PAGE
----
Data from UK-based firm Point Data has ranked Australia the last out of 36 Organisation for Economic Co-operation and Development (OECD) countries for entry level broadband affordability for the second quarter of 2019, according to shadow communications minister Michelle Rowland.
Point Data ranked 83 countries based on their median, entry level and average prices of broadband.
Rowland expressed the need for the Federal Government to intervene and ensure entry-level access to broadband is improved, citing an April 2019 speech by Rod Sims, ACCC chairman, as well as an August 2019 audit by Infrastructure Australia.
“It’s time the government stopped playing the role of a disingenuous bystander that is conveniently uninterested in the problems they have created, and instead demonstrated some leadership in addressing these challenges,” Rowland said.
At the time of his speech, Sims stated that the cost of accessing broadband to supply a 12 megabit service had increased close to the cost to supply a 50 megabit service, and believed the gap would narrow further.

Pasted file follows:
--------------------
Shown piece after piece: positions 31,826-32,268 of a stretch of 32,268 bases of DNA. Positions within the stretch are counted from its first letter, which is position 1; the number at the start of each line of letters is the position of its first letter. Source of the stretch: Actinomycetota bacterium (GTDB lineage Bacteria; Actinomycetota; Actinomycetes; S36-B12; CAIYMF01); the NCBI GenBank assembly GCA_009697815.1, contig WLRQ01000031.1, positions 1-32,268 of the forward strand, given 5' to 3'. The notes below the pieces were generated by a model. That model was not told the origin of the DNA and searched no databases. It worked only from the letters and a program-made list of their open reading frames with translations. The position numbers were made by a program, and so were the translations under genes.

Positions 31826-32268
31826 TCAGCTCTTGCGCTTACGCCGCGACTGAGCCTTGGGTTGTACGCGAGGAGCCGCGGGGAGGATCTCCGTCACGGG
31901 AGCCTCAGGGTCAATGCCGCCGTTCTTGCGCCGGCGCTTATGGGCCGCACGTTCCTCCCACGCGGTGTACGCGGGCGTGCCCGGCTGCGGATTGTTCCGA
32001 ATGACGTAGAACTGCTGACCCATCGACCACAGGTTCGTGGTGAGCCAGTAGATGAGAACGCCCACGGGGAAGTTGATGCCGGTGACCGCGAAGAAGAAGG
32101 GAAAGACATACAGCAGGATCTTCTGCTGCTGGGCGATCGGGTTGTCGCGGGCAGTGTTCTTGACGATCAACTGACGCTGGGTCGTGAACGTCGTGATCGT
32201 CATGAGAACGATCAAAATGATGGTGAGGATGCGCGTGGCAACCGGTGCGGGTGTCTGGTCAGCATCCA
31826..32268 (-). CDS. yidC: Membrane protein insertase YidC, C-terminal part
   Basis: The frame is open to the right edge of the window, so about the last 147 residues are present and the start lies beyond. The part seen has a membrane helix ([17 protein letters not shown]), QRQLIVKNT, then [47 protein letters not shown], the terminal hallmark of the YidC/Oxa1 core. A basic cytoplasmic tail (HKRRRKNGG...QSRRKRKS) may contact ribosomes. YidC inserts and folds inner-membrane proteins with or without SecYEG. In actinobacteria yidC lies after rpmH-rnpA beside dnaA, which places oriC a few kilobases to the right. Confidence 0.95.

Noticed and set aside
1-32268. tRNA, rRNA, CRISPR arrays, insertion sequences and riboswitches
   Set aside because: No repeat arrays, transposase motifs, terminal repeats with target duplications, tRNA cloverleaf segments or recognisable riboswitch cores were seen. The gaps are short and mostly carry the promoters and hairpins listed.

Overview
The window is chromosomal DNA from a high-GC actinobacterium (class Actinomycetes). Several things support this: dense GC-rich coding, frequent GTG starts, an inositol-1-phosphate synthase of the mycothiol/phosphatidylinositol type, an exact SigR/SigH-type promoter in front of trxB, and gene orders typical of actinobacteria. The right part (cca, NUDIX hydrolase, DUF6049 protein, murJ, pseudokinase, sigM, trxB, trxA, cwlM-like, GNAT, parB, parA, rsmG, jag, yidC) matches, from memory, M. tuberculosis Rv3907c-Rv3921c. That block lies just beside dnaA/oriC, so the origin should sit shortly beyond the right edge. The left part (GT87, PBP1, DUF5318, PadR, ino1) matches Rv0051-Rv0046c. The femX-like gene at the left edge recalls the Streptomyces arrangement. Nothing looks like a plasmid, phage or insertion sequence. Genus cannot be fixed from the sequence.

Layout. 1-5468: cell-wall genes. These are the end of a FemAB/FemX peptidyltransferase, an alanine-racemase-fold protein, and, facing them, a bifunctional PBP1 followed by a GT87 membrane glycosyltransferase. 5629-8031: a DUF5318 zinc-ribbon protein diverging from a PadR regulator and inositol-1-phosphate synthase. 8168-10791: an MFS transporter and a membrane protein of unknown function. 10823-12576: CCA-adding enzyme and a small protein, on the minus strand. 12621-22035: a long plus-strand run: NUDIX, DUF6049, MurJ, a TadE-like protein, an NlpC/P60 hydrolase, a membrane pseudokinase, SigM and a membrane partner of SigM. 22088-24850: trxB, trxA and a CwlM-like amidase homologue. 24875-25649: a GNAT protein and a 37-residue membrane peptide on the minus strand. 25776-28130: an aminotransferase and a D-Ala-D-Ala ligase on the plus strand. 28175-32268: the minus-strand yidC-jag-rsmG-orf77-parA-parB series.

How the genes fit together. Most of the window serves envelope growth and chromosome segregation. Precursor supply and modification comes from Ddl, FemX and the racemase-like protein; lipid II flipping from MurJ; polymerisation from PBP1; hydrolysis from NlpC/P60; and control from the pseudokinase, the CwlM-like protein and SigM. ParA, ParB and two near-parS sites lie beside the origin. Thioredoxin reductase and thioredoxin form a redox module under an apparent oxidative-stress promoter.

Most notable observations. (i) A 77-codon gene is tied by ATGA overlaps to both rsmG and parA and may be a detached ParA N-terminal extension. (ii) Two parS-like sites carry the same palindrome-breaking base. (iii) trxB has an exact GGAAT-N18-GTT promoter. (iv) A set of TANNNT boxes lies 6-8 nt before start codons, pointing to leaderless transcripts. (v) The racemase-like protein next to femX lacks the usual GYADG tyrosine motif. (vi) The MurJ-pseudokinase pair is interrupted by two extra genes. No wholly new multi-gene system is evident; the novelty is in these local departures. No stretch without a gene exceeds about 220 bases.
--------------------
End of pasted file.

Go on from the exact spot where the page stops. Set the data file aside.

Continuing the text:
Meanwhile, the audit claimed the diversified technology mix used for the NBN means different users may receive different speeds and may be paying more for the speed received.
“The irony of these failures is it has left NBN Co feeling it has no choice but to desperately scour the country for large enterprises to connect with fibre, in order to mitigate the structural damage to its cash flow caused by the reliance on ageing copper and HFC,” Rowland added.
In response, an NBN Co spokesperson pointed ARN towards a 2019 study commissioned by NBN Co and conducted by economics and data analytics advisory firm Alpha Beta, which claimed Australian broadband is the seventh most affordable out of 22 countries based on the average price of broadband as a share of household income.
“It’s also important to note that NBN’s wholesale broadband prices have not increased, not even by CPI [consumer price index], since our wholesale pricing was set around eight years ago,” the spokesperson added.
"This was [backed] up by Alpha Beta’s research which also found that since 2000, Australia’s cost of living has risen 63 per cent, while telecommunications prices fell six per cent.”